A blood thinner normally injected into patients at risk of clots can help ease chronic lung diseases when it’s inhaled
A blood thinner normally injected into patients at risk of clots can help ease chronic lung diseases when it’s inhaled.

Researchers at the University of Portsmouth found that heparin, a drug that has been around for more than 100years, significantly improves lung function and breathing in patients with chronic obstructive pulmonary disease (COPD).

COPD, which affects about a million people, is an umbrella term for lung diseases such as emphysema and chronic bronchitis; patients find it difficult to get air in and out of the lungs, partly because the airways become inflamed and narrow.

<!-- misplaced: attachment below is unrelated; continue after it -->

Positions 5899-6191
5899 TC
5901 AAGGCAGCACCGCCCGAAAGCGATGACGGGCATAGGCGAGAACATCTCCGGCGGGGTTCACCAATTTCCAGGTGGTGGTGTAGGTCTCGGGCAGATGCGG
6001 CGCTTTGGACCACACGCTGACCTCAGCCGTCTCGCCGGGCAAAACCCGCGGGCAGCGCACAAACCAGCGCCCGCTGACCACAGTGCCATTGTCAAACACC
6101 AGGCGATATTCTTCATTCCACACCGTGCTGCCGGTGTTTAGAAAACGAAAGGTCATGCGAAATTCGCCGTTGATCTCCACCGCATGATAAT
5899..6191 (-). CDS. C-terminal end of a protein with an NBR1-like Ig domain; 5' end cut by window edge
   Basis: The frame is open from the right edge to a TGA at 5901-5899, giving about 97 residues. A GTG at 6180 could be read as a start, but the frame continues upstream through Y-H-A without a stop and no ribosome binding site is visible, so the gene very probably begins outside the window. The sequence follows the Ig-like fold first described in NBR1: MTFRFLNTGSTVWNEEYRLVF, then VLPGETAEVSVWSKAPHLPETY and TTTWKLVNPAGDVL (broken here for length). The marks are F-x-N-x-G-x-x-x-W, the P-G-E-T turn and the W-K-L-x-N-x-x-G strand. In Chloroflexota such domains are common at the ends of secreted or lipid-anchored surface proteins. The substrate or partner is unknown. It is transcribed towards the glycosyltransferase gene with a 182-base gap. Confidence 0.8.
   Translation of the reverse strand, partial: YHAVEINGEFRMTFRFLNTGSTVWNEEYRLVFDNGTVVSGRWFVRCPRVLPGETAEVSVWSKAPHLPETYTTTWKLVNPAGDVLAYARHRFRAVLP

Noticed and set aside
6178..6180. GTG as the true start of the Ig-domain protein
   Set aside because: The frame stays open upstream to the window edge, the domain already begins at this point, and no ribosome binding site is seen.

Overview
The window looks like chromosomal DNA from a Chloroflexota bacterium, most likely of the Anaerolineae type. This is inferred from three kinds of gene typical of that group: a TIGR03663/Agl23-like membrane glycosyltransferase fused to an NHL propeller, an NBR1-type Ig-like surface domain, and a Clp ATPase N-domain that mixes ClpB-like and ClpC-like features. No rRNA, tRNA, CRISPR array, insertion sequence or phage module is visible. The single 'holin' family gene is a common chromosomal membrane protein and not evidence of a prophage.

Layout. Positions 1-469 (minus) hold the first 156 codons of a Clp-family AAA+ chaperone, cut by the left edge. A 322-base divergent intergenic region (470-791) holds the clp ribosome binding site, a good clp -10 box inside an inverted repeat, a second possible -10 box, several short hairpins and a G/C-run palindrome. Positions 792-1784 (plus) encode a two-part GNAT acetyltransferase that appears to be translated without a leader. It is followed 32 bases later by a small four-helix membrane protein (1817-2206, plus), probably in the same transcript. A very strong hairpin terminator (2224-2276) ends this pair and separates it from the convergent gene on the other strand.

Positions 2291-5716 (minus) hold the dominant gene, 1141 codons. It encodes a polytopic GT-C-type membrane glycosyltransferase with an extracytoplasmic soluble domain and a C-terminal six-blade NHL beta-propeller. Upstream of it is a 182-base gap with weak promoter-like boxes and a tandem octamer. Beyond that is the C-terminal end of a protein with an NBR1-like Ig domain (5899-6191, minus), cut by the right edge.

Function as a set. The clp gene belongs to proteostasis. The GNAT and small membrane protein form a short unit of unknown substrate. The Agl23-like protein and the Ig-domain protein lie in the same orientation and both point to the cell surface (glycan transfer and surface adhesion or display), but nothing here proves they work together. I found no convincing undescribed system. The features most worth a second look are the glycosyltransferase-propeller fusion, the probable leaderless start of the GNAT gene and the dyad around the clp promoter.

The main cause is smoking, but pollution and genetics have also been implicated. Over time, the walls of the airways thicken and mucus is produced, which worsens symptoms. One of the first signs is a cough, but it eventually causes extreme breathlessness and wheezing.

Treatment involves medication, often through nebulisers, to reduce inflammation and allows more oxygen into the lungs, or exercise programmes to bolster lung capacity.

Now UK scientists have discovered that turning the drug heparin into an aerosol, which can be inhaled through a face mask, can boost patients’ lung function.

Heparin is normally used in injection form for patients at risk of a blood clot, such as those who’ve recently had surgery or have a faulty heart rhythm. 

Daily Mail